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Pompeii Skeleton Proves Greek Culture Was Thriving in Ancient Rome

Pompeii Greek theaterThe skeleton was discovered in Pompeii. Credit: Pompeii Archaeological Park

A skeleton discovered recently in Pompeii, the Roman city which was completely destroyed after the eruption of the volcano Vesuvius in 79 AD, proves that Greek culture was thriving in ancient Rome.

The discovery was made in the necropolis of Porta Sarno, an area not yet open to the public that is located in the east of Pompeii’s urban center.

A skull bearing tufts of white hair and part of an ear, as well as bones and fragments of fabric, were found in the tomb. It has been described as “one of the best-preserved skeletons ever found in the ancient city.”

Pompeii Greek theaterHair and part of the ear can still be seen on the skull of Marcus Venerius Secundio, the most well-preserved burial discovered at Pompeii to date. Credit: Pompeii Archaeological Park

An inscription on the dead man’s tomb identifies him as Marcus Venerius Secundio; incredibly, it appears to indicate that he helped stage performances of Greek plays. It says the deceased “gave Greek and Latin ludi,” or performances.

Performances in Greek at Pompeii

“It is the first clear evidence of performances at Pompeii in the Greek language,” Gabriel Zuchtriegel, director of the Archaeological Park of Pompeii, said in a statement. “That performances in Greek were organized is evidence of the lively and open cultural climate which characterized ancient Pompeii.”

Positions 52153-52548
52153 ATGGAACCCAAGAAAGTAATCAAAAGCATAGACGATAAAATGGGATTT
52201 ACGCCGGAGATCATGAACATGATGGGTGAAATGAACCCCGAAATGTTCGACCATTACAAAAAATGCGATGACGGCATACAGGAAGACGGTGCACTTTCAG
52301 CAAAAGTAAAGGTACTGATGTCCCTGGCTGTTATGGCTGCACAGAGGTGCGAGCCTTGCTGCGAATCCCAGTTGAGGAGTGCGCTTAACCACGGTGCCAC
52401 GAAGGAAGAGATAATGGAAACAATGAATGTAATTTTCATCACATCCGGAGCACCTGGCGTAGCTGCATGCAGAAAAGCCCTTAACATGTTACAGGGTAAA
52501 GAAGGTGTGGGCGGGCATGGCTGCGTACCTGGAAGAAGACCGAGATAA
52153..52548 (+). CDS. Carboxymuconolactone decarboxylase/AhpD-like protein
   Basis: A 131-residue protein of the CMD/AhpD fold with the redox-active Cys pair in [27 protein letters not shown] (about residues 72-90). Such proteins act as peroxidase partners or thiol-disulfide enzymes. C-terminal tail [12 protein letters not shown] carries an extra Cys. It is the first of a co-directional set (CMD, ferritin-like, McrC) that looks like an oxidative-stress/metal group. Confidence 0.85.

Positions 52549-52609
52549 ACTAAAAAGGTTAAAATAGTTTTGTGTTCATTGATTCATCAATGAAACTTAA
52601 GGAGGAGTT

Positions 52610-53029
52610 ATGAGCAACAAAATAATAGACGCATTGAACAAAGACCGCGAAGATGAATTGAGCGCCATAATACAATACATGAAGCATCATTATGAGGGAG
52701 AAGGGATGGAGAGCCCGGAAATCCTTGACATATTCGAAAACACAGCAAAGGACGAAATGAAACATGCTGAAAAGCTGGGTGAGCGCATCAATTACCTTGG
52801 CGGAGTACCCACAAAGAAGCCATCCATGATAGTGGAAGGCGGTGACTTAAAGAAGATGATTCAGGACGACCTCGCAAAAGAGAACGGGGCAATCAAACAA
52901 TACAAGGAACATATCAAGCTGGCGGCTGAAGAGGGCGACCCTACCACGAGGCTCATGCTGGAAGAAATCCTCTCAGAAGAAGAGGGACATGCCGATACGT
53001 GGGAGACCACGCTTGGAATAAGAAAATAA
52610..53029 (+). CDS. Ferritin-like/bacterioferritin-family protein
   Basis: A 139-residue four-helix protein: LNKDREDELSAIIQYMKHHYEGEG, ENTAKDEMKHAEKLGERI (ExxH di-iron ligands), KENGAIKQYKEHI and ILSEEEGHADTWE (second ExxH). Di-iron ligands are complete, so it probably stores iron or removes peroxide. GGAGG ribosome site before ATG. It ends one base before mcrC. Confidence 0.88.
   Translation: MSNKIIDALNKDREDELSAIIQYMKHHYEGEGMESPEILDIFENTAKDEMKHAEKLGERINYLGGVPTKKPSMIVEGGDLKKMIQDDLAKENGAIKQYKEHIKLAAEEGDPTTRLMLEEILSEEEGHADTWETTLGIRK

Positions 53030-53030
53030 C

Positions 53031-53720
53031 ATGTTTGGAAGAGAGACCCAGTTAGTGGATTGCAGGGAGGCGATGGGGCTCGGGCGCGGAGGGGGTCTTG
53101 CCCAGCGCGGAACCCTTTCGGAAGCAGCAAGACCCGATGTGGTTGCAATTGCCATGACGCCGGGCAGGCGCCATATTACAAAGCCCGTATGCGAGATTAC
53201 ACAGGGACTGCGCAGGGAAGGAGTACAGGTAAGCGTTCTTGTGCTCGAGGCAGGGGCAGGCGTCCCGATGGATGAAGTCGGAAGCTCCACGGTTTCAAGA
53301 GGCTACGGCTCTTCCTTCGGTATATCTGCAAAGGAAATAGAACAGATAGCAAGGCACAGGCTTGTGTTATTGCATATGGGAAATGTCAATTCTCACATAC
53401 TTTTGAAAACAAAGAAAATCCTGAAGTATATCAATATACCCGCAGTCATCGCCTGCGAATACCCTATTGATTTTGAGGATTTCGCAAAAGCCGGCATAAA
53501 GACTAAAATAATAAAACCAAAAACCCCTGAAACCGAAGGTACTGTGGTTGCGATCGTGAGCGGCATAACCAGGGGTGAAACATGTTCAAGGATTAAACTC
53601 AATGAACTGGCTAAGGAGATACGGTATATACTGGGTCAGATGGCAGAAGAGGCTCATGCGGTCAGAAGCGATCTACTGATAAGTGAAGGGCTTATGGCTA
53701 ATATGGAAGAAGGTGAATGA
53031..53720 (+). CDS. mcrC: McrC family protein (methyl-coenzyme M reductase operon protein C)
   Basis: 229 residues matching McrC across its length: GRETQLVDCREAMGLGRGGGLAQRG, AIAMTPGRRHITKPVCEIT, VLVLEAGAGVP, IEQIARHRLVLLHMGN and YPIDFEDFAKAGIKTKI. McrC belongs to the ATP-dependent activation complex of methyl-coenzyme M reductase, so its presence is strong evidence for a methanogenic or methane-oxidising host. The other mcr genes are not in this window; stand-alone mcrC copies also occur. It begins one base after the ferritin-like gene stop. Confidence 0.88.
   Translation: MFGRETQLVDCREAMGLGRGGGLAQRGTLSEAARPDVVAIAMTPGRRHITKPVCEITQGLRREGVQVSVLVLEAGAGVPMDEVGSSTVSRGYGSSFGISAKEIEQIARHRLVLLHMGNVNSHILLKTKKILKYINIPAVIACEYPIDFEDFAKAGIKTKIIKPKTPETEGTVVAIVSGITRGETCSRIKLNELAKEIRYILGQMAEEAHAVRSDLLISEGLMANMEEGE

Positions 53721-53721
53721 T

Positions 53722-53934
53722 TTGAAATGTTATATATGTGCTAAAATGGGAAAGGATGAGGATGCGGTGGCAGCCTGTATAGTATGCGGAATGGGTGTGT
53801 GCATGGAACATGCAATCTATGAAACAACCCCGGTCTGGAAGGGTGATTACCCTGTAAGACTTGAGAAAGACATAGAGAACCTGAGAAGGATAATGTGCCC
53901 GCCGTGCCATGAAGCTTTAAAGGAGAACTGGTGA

Grecian Delight supports GreecePompeii GreekThe fresco depicting an ancient Greek myth discovered in Pompeii. Credit: Pompeii Archaeological Park

The fresco depicts the ancient Greek myth of Leda and the Swan. This is an erotic myth in which the god Zeus, in the form of a swan, seduces (or, according to other variations of the tale, rapes) Leda, the Aetolian princess who later became Queen of Sparta.

Pompeii, located in Campania in southern Italy, is an open-air museum where visitors can easily view the shockingly vivid remnants of the complete devastation of the city after the violent volcanic eruption. Nearby Mt. Vesuvius is still an active volcano although it is currently dormant.

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